Powers is the first original scripted program to stream on the PlayStation Network. Based on the comic book series from Marvel’s Icon Comics imprint, the series is set in an alternate world where superheroes, called “powers”, exist just as a matter of fact, but rather than being the glorified heroes we normally know them as, they are a bunch of self-centered, egotistical people who use their power to their own advantage for fortune, fame, and crime. Christian Walker (Sharlto Copley) is a detective who formerly had powers, but lost them years ago in a battle against a supervillain. Now he is part of a crime division called Powers that is tasked with tracking and subduing rogue powers. Along with his partner Deena Pilgrim (Susan Heyward), over the course of the season, the two uncover a complex plot involving “wannabes”, young teenagers who hang around powers hoping to become them someday, and a new drug on the streets that temporarily gives people powers. It all seems to lead back to one teenaged girl, Calista (Olesya Rulin) a wannabe who was present during the death of a major Power named Olympia and has been taken under the tutelage of one of Walker’s old running mate’s, a Power named Johnny Royalle (Noah Taylor), who has the power to teleport.
This series, though a little bit of a mixed bag of campiness and teenaged angst, reminded me a lot of The Watchmen in the way it deconstructed the superhero mythos, bringing them down to earth, so to speak. Rather than having them as godlike creatures who were selfless in their actions, they were, ironically, godlike in the true Greek mythological sense that they were petty, fueled by jealously, greed, anger, and avarice.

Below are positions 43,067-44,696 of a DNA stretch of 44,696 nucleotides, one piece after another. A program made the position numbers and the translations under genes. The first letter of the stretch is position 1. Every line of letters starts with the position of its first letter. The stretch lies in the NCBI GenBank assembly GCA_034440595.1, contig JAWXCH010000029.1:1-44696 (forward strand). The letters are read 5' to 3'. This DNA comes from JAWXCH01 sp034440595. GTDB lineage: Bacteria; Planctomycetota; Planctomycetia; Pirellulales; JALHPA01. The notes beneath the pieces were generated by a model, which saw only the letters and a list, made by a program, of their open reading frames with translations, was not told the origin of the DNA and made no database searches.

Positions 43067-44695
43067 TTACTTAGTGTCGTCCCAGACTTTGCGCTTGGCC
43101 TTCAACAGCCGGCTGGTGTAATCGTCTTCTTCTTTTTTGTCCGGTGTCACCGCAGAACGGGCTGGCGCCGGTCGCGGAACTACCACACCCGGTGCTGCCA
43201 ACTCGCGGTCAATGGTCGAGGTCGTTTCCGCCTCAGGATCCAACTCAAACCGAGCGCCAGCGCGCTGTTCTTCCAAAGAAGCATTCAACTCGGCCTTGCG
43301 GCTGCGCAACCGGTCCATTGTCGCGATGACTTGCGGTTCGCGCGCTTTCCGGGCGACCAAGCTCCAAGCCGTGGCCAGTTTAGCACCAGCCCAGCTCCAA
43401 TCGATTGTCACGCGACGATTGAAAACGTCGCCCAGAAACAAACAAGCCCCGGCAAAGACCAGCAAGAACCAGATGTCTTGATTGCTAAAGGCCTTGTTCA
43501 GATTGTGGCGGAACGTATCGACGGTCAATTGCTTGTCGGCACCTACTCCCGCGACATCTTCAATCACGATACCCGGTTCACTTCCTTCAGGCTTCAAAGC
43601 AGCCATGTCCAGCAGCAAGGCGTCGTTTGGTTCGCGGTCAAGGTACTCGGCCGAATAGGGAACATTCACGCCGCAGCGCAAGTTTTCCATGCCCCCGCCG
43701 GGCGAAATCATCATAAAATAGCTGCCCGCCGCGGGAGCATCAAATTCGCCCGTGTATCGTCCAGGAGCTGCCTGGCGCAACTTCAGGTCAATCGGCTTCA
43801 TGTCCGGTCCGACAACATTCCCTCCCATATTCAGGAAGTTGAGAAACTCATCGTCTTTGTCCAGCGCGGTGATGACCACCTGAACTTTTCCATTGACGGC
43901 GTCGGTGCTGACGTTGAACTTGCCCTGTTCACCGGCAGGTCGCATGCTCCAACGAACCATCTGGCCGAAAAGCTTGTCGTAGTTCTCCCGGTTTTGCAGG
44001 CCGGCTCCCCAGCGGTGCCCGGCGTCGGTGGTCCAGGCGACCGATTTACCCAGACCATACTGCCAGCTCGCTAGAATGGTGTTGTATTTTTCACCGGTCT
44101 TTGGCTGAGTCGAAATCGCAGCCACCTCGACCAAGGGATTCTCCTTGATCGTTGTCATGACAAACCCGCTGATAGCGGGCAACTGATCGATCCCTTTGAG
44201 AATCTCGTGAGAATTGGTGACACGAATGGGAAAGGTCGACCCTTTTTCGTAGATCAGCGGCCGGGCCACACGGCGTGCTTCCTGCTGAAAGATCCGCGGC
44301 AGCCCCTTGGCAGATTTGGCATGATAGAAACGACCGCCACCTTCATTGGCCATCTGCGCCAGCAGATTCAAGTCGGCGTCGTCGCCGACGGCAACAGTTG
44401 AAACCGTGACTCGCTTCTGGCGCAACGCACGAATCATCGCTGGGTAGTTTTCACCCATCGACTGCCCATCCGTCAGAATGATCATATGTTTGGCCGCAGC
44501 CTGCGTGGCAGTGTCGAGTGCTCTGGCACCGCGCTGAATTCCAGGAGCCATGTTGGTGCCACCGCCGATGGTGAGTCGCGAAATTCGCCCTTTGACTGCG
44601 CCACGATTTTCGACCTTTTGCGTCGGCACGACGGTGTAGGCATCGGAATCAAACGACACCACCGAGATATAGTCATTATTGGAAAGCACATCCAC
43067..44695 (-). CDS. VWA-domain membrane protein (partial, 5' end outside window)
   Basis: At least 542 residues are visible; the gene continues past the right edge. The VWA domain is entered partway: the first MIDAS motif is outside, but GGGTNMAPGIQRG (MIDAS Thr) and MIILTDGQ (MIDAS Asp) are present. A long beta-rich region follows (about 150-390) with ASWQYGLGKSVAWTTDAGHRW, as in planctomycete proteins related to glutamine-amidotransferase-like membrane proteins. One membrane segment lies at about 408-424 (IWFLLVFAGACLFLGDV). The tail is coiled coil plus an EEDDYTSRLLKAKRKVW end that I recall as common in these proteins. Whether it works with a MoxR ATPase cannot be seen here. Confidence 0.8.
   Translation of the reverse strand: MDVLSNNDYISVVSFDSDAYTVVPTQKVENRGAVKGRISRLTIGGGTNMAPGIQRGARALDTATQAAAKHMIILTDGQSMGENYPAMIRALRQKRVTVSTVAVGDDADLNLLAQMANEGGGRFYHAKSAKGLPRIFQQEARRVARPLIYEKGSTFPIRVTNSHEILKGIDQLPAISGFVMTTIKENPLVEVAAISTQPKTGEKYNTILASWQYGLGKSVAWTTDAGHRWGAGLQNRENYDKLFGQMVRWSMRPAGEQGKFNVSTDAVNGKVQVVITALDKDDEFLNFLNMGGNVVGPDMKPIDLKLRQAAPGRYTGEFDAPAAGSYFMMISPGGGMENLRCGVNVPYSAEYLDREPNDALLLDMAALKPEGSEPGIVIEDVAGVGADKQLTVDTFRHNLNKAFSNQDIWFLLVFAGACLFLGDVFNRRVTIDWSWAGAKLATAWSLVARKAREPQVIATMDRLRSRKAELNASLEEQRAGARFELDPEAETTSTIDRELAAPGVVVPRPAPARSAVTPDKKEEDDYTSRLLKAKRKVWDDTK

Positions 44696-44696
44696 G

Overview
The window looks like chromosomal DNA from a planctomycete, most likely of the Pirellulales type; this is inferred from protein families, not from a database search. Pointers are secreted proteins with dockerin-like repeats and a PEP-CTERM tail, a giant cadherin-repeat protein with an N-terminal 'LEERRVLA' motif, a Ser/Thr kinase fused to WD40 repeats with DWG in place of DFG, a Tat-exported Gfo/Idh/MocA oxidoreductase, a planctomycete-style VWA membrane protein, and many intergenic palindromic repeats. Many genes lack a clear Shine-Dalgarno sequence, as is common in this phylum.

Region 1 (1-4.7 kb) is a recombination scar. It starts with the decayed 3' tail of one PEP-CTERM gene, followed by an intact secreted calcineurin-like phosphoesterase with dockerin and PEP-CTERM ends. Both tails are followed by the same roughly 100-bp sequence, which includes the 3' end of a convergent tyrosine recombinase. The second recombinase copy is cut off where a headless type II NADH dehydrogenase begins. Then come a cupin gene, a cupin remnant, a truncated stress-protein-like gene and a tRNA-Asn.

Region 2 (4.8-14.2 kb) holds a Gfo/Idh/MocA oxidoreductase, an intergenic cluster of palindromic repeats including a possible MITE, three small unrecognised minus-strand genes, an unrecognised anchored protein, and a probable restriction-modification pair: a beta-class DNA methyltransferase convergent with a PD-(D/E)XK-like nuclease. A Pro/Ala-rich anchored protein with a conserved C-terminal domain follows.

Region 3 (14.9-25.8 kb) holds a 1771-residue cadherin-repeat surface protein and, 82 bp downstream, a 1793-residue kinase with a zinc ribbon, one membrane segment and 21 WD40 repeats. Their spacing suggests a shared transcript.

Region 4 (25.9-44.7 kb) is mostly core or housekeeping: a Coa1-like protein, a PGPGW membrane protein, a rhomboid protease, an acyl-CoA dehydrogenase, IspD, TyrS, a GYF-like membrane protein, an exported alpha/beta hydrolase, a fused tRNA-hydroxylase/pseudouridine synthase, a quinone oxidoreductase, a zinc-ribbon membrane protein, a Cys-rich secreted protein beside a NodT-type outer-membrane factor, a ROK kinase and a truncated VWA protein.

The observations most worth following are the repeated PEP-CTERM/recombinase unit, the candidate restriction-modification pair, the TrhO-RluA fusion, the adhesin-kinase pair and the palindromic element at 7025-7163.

The acting is also mixed. The veterans are standouts, especially Eddie Izzard who plays the supervillain Wolfe, and he is badass, if a little over the top. Michelle Forbes is also sheer class as Retro Girl/Janice. Other members of the cast, however, seem to be milking it, really hamming it up. Sharlto Copley is in full-on angst mode the whole time, and the younger members as well. Olesya Rulin’s role reminded me far too much of “the cheerleader” from the first (and still the best) season of Heroes – but maybe that’s on purpose? However, the series did heat up and begin to come together toward the end, where we get a shocking finale.
Each episode runs from 36 to 42 mins.
Powers was originally shot in 4K on the Sony CineAlta PMW-F55 camera with Fujinon Lenses. It arrives on Blu-ray with an AVC/MPEG-4 1080p encodement from Sony. The image is rather clean and detailed and strong in contrast. The series doesn’t have a film-like appearance, either due to the budget or the digital production, but it looks pleasing enough, with subtle extension in the shadows, natural colors, and no noise or compression trouble.
Although it is only 16-bit, the 48kHz English DTS-HD Master Audio 5.1 audio track is a solid one that surrounds you in atmospherics, solid sound effects in the surround channels, and clear, full dialogue in the center channel. There is also a lossless French dub track in DTS-HD Master Audio 5.1.
- Digital HD UltraViolet
- Policing the All Powerful: Envisioning and Filming Powers (1.78:1; 1080p/24; 00:10:10)
- From One Visual Medium to Another: The Art and Adaptation of Powers (1.78:1; 1080p/24; 00:11:01)
- Outtakes (1.78:1; 1080p/24)
- Deleted Scenes
The Definitive Word
Powers may not be the kind of groundbreaking debut for PlayStation network that House of Cards was for Netflix, but this series fits right in to the prime PlayStation demographic and actually does make decent binge watching, though nowhere near as good as another Netflix series, Daredevil. Given time to grow, however, it could possibly become quite a great series.